CPAP is the most commonly prescribed sleep apnea treatment. CPAP is sometimes called the “gold standard” of sleep apnea treatment because it can treat all types and severity of sleep apnea. However, CPAP has its problems: many people find it uncomfortable and cumbersome, which makes it hard for people to use it as much or as long as they should. Alternative treatments may be better for most people.
Dr. Roger Roubal is the foremost expert on sleep apnea in the Omaha, Nebraska area and the Midwest region. He understands the benefits and limitations of all treatment options. He can match you with the best sleep apnea treatment for you. Please call (402) 493-4175 or click here to schedule an appointment.
How CPAP Works
CPAP stands for continuous positive airway pressure, which gives you an idea about how the treatment works. It is basically a mask and pump arrangement that forces air into your mouth and/or nose. The pressure from the forced air can hold your airway open and ensure you continue receiving oxygen all night long.
CPAP can be used to treat both obstructive and central sleep apnea, and it can treat mild, moderate, and severe sleep apnea.
Limitations of CPAP
The primary limitation of CPAP is that it only works if people use it. In studies that define compliance as using CPAP at least 4 hours a night (commonly used, though effective treatment is often said to require 6 hours), as little as 29% of people are compliant with treatment. People tend not to use CPAP because of these common complaints:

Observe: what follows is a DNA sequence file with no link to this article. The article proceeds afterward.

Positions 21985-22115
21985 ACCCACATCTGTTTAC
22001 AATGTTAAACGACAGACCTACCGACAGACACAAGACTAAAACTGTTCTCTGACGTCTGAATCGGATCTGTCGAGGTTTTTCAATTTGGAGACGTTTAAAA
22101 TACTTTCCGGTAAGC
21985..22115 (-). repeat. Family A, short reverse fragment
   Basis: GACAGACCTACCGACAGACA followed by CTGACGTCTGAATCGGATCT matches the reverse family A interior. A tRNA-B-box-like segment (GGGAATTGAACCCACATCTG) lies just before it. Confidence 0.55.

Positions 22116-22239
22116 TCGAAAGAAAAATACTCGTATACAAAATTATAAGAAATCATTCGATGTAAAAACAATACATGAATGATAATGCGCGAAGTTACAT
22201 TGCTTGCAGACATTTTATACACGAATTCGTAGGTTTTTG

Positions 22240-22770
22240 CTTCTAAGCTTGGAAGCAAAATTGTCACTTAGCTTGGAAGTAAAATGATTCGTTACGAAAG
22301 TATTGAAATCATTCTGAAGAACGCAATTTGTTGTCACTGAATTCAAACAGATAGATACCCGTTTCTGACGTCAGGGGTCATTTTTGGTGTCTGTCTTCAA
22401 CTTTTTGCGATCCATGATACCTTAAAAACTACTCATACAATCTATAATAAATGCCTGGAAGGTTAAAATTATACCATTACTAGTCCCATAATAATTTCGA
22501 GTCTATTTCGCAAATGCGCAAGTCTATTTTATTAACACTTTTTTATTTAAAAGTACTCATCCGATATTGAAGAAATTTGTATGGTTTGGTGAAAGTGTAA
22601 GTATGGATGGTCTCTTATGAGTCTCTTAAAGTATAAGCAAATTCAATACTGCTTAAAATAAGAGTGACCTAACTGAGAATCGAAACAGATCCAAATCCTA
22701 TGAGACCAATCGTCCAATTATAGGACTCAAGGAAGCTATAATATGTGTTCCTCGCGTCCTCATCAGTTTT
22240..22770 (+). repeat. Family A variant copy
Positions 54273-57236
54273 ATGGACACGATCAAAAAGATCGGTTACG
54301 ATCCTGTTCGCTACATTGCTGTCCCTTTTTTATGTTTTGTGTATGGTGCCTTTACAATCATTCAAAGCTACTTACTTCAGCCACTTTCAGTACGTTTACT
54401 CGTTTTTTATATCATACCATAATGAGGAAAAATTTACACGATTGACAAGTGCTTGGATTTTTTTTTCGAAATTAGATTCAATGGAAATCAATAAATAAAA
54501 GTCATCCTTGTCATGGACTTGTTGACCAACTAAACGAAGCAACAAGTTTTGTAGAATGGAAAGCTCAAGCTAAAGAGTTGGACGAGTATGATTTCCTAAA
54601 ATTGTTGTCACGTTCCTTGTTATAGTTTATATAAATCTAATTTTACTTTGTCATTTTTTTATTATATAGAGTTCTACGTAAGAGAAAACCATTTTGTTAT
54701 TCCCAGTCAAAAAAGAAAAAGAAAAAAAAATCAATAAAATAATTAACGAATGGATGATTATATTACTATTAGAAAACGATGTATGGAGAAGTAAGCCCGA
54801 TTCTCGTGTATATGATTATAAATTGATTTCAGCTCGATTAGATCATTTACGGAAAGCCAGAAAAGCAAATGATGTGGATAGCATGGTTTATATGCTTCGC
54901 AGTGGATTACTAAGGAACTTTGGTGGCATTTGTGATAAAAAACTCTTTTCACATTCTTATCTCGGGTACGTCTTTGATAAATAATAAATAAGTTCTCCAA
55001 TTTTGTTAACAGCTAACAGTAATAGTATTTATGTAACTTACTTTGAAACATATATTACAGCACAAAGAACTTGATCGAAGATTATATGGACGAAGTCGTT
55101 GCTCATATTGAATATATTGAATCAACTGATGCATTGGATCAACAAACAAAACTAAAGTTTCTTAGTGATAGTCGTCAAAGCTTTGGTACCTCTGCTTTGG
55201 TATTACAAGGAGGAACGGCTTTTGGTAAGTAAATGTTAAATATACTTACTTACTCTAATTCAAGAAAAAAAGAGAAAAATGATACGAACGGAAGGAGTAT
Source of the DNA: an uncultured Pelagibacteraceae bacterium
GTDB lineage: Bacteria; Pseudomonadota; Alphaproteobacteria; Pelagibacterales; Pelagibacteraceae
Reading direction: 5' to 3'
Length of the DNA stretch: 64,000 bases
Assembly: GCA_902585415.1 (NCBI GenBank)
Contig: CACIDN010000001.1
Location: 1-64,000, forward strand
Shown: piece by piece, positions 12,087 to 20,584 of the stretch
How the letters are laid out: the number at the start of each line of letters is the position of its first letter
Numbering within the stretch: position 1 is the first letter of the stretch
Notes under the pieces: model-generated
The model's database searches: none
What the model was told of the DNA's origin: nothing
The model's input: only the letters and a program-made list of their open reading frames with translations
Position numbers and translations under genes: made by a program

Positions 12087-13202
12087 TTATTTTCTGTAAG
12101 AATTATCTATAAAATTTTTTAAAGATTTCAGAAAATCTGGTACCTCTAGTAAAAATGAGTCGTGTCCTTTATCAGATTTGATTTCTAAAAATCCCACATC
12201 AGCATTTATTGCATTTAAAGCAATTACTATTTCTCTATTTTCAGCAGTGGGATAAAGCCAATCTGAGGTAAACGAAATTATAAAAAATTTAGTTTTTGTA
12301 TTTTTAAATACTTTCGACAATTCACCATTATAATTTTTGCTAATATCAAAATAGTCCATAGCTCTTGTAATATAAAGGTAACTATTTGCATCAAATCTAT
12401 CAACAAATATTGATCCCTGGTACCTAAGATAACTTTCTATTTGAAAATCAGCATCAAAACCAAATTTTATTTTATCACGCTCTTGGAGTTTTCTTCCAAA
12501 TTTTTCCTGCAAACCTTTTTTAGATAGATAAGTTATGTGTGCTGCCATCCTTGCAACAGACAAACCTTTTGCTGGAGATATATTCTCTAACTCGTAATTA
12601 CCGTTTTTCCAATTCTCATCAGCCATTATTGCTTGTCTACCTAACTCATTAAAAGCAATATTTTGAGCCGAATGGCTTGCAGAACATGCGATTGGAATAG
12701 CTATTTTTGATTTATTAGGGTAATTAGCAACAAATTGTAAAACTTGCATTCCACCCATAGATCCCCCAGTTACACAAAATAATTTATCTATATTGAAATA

- Dry nose and mouth
- Unpleasant pressure sensation
- Uncomfortable mask, hose, or apparatus
In one study, about 41% of people reported problems with their CPAP.
Fortunately, there are sleep apnea treatment alternatives that many people like better than CPAP. For mild sleep apnea, lifestyle modification may give enough improvement that CPAP is not necessary. For mild or moderate sleep apnea, oral appliance therapy is a medically-proven treatment alternative that is comfortable, portable, simple to use and care for, and effective. Although CPAPs are the preferred method of care for patients with severe sleep apnea, we have had great success treating severe sleep apnea patients who can’t tolerate their CPAPs.
Different oral appliances work in different ways, but most are mouthpieces worn to improve the openness of the airway. Some are called mandibular advancement splints. These mouthpieces work by gently repositioning the lower jaw, which is connected to the soft tissues in the throat, including the tongue, so that the soft tissues are less likely to block the airway. These CPAP alternatives also work to prevent snoring, and are now considered the best first line of treatment for mild-to-moderate sleep apnea by the American Academy of Sleep Medicine.
To learn more about your sleep apnea treatment options, please contact Dr. Roger Roubal in the Omaha today for an appointment.